After the first round of the Aegean Airlines Challenge Tour by Hartl Resort the familiar face of Cyril Bouniol was back where it has spent much of the season, near the top of the leaderboard.
An opening round of five under par on the Beckenbaur Course saw him just a stroke out of the overnight lead held by Björn Åkesson and Joel Sjöholm, which heralded somewhat of a return to form for the Frenchman who had missed his previous three cuts.
Now based in America, Bouniol has shown great form in 2014, charming followers of European golf’s second tier along the way.
Affable and friendly, Bouniol is never shy of a word or two, but there is a grit beneath that gentlemanly exterior that is firing the 26 year old towards the top end of the Challenge Tour Rankings, where he currently resides in 23rd place.
Two top ten finishes have been the foundation for that position, thanks to a tie for fifth at the Challenge de Catalunya in April, before a share of fourth the following month at the Kärnten Golf Open presented by Mazda.
His recent run of form however is proof that players can’t get by on golfing talent alone, and Bouniol has learned plenty of lessons already in just a few months on the circuit. As a young man chasing your dream it can sometimes be difficult to turn down playing opportunities, but you can’t tee it up every week, and the young Frenchman has figured that out.
“It is very easy to play every week, and it was weird because I had played every Challenge Tour event this season and not missed a cut,” said Bouniol. “Then I went and played the European Tour event in Austria, which is not my Tour, and I got sick and it didn’t go very well. Then I went to St Omer the next week and shot 82-82, which is not a great feeling, especially if you’re already sick.
“I like to play a lot as I’m not the kind of guy who stands on the range and beats balls, I like to play golf, but I think I need to keep it to two or three weeks in a row before I give myself a week off. It seems right to keep playing, especially if it is good because you want to play as much as you can, and when the birdies start coming it is great.
“This is my first year out here on the Challenge Tour, but I’ve played mini tour golf back in the States. It is slightly easier there as there are more weeks off and the events are more spread out over the year, but out here it has been virtually every week since April, so it is much more intense.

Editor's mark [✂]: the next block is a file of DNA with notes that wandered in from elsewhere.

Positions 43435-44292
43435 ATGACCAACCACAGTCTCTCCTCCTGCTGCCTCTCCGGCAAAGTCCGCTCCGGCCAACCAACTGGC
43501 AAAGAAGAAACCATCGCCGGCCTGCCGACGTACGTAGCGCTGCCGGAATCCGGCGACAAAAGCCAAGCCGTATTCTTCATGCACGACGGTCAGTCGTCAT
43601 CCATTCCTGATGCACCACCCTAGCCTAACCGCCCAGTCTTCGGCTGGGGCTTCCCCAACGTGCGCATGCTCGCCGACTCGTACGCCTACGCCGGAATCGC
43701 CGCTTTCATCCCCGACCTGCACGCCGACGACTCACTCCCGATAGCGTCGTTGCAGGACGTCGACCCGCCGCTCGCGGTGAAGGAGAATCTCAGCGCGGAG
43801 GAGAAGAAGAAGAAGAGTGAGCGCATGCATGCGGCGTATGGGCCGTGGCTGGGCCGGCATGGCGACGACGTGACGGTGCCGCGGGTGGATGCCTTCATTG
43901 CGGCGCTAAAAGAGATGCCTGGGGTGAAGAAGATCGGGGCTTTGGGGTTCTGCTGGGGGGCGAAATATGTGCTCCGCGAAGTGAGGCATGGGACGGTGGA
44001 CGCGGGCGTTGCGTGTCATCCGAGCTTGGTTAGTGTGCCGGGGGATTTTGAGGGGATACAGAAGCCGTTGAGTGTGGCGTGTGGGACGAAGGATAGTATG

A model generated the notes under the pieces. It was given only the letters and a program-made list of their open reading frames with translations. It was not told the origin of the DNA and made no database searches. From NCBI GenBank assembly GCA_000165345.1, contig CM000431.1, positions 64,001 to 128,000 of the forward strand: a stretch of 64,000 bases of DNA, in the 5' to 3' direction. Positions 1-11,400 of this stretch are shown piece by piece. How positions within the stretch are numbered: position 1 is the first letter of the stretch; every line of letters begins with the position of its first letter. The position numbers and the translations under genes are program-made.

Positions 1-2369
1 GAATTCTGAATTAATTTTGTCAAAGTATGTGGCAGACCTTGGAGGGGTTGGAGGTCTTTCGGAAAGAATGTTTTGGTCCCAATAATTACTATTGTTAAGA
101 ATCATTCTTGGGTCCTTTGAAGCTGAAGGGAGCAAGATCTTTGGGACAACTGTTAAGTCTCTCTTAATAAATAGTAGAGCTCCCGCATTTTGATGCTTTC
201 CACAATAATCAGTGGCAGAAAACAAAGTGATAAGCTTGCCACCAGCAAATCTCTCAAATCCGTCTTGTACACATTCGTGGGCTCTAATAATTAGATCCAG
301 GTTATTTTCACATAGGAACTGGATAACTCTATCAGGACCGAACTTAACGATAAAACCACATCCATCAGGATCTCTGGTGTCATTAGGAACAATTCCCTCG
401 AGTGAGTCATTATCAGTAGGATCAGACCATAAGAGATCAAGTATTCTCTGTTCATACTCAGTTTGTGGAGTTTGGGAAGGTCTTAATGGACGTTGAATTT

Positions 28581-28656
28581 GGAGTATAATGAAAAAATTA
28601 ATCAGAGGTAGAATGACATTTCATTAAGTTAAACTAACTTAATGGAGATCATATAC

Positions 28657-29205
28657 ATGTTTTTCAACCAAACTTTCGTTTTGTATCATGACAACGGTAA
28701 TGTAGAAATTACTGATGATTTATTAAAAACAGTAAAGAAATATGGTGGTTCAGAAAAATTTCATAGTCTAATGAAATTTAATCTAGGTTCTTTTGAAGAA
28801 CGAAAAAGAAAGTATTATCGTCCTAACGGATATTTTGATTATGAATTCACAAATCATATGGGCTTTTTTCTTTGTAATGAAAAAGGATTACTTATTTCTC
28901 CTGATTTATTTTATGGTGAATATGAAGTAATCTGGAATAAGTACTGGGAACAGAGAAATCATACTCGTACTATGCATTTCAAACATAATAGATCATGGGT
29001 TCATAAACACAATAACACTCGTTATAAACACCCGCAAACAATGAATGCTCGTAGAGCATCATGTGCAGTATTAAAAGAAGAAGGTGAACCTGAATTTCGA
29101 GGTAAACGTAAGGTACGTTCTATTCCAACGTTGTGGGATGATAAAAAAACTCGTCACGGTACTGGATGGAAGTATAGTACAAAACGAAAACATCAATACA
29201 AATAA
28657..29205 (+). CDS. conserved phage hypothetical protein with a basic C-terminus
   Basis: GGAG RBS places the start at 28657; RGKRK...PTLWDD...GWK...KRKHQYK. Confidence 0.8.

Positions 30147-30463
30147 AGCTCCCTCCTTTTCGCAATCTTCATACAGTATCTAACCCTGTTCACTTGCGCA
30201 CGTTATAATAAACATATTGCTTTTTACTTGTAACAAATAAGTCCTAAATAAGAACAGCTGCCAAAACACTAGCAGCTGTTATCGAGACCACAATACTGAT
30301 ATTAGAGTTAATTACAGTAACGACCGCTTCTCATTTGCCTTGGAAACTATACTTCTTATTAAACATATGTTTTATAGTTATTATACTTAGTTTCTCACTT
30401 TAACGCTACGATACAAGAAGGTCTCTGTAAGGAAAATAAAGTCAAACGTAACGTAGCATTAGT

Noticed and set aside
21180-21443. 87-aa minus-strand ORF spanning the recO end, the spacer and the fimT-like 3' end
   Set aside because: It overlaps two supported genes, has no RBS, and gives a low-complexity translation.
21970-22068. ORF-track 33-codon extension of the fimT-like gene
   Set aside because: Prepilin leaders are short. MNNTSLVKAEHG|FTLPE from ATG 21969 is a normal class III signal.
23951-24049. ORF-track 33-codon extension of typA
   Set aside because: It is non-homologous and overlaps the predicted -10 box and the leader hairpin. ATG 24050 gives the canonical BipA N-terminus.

“You have to pick the right weeks off, but then sometimes when you feel like you want to take a week off you get an event with a big prize fund that you can’t really pass on, so I’m definitely learning how to manage myself.
“This last stretch I tried to see how many events in row I could do, to see what my body could cope with, to see when my mind gets off track, and for me it was four or five. I know that now, and moving forward this season I will learn my lesson. I have learned a lot already, which has made this a great experience out here on the Challenge Tour.”
It is how a player learns from those kinds of lessons away from the golf course that can often make the difference between success and failure. Players want to earn enough money to make their way on to The European Tour, but it is impossible to play in every tournament, and newcomers have to learn quickly how to maximise their potential for the ultimate financial gain.
Bouniol realises that now, having suffered from a bout of tendinitis in his shoulder, but he believes that once his apprenticeship is up on the Challenge Tour, whether it be this year or the next, that he will be ready to compete at the top of the game as a result.
“This Tour is really getting me ready for the next step, and if I don’t make it this year, then hopefully it will be the next. This is a great tour and we play great courses every week – the Beckenbauer Course here is awesome. It gets you thinking throughout the round, and the front side is very long, so you have to hit good shots.
“The competition out here is great too, you see it every week, with winning totals at 16-17-18 under par, because the guys play really good now.“The line between The European Tour and Challenge Tour is getting much thinner every year, I believe, and it is good for us, as the more good players we have the better it is for everybody. Then when you do move up it makes the transition easier, as you are already shooting those scores, and you know how to go low. The Challenge Tour definitely gets us ready for that.”